"Our patience is running out." This is how Turkey's President Abdullah Gul has described his nation's position with regard to the presence in Iraq of the Kurdish separatist group known as the PKK, the acronym for Kurdistan Workers' Party.
There is little doubt that the PKK's recent campaign of terror, in which dozens of Turkish soldiers have been killed or captured in ambush, has inspired a degree of unity that the Turkish nation has not known for years.
Kemalist and Islamists are united in calling for military action against the PKK, a strategy that also appeals to Turkish liberals, socialists and democrats. Here we have a classical example of unity fostered by the perfection of a common enemy.
Whether or not the Turks decide to take decisive military action against the PKK, one thing is already clear: the terrorist group has isolated itself from all other political forces in Turkey. It has no allies because most Turks regard its ideology, a hotchpotch of Marxism and secessionism, as a dangerous anachronism.
The majority of Turks, whether religious or secular, support a free-market economic system that makes Turkey an active member of the global community. Over 70 per cent of the Turks want their nation to join the European Union.
An even larger segment are committed to the pluralist democratic system. To them, the PKK's stale slogans of the dictatorship of the proletariat, armed struggle and centrally controlled economy, sound like lunatic ramblings from another age.
Thus if the Turkish army were to enter Iraq en masse to destroy the PKK's bases there, almost all Turks will unite in cheering on the soldiers. It is against that background that the PKK's strategy appears to be suicidal.
Ethnic Kurds account for some 15 per cent of Turkey's population of 67 million. But even among them the PKK appeals to no more than a shrinking minority. Through legal political action, Turkish Kurds have won and are capable of winning rights that no amount of terrorism by PKK could ever achieve for them.
These are some of the facts that all those concerned, especially the leadership of the Iraqi Kurds who have covered the PKK so far, need to understand.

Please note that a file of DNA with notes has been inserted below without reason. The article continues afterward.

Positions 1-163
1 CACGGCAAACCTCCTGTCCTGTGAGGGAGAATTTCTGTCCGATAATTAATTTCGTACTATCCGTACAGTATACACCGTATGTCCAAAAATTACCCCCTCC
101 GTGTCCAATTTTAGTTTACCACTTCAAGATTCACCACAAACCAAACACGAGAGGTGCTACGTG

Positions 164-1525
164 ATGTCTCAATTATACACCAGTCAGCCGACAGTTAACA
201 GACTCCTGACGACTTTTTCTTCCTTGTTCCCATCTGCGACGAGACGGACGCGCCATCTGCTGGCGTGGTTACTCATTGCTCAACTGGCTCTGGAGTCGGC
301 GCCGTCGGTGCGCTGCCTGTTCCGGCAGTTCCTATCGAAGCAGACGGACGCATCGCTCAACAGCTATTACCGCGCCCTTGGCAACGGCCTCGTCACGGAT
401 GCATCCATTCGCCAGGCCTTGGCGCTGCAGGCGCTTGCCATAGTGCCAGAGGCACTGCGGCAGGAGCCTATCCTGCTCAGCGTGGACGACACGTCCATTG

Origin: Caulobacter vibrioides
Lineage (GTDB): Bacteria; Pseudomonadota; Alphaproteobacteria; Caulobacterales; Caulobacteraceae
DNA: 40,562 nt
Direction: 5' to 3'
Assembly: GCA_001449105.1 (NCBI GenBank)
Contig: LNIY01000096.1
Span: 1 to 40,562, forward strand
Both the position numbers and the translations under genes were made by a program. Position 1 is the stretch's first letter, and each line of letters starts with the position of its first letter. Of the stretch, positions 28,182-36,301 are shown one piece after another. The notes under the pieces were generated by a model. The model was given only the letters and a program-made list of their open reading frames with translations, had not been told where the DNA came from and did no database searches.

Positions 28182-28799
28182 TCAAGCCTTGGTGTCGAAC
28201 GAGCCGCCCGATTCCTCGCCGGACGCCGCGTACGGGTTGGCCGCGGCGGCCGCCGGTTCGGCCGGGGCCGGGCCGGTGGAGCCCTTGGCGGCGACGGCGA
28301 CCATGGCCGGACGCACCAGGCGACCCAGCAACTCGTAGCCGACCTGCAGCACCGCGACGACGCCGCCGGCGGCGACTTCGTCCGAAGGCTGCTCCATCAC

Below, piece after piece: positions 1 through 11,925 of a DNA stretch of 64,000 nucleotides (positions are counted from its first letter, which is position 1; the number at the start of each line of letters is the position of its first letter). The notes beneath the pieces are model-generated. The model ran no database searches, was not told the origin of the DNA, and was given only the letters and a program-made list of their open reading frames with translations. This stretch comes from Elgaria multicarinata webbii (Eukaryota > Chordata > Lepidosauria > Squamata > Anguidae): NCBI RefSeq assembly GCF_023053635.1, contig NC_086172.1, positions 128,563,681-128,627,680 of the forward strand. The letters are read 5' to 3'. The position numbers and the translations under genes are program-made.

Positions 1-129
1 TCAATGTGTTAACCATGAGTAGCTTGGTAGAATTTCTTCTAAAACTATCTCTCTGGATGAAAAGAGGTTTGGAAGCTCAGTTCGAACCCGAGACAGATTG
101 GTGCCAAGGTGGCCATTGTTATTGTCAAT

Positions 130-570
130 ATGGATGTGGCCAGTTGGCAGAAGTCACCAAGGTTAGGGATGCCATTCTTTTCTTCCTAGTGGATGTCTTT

The Bush administration has advised Turkey to show restraint. But it has not offered a credible alternative to the use of force. Thus most Turks believe that they have as much right to defend themselves against terror attacks launched from a foreign territory than the Americans did after they were attacked on 9/11.
As for Iraqi leaders they must realise that they cannot expect other countries not to host terrorists who kill and maim innocent Iraqis while they themselves provide the PKK with a safe haven. This is a goose and gander situation that no one can explain away.
That the Turks are thinking of using force to deal with the PKK need surprise no one. For years Turkey tolerated the PKK's presence in Syria in the hope that diplomatic and political pressure might persuade Damascus to stop protecting the terrorists.
When it became obvious that there would be no such change in Syrian policy, Turkey massed its forces on the border and offered the leadership in Damascus a choice between getting rid of the PKK or risking a war against the Turkish army.
The Ba'athist leaders decided to jettison the PKK and thus avoided war. That was almost a decade ago. Today; the new Iraqi leadership faces a similar choice.
As far as the United Nations is concerned, Turkey has a very good cause for taking military action against the PKK's bases inside Iraq. For it should have no difficulty to demonstrate that it is acting in self-defence against a clear and present danger from those bases.
Turkey would also have the weight of precedence in its favour. To start with it can easily show that it has been sending troops into Iraq, at times to the depth of 50 kilometres, to act against terrorists since October 1991 and with the consent of the Iraqi government.
It could also show that its neighbour Iran has been attacking the bases of its own Kurdish enemies inside Iraq since 2004.
It is, of course, not at all certain that even the most massive Turkish military intervention against the PKK would succeed in eliminating its threat. What is needed, therefore, is a regional framework for dealing with the PKK.
In the very least, this means that Iraq, Iran, Syria, Turkey and Armenia should stop playing the PKK, and other Kurdish secessionist cards, against one another. And that, of course, is not going to happen anytime soon. Therefore, Turkey may be left with no option but invading northern Iraq, at least to show that, when attacked, it hits back.
And it is in that context that any Turkish military action inside Iraq could have far-reaching consequences.
If Turkey intervenes in Iraq it would endorse the doctrine according to which terrorism without frontier should be dealt with through counter-terrorism that transcends national borders.
And that could amount to a licence to all nations to act anywhere and anytime they might think is necessary to protect themselves against terrorism.
Amir Taheri is an Iranian writer based in Europe.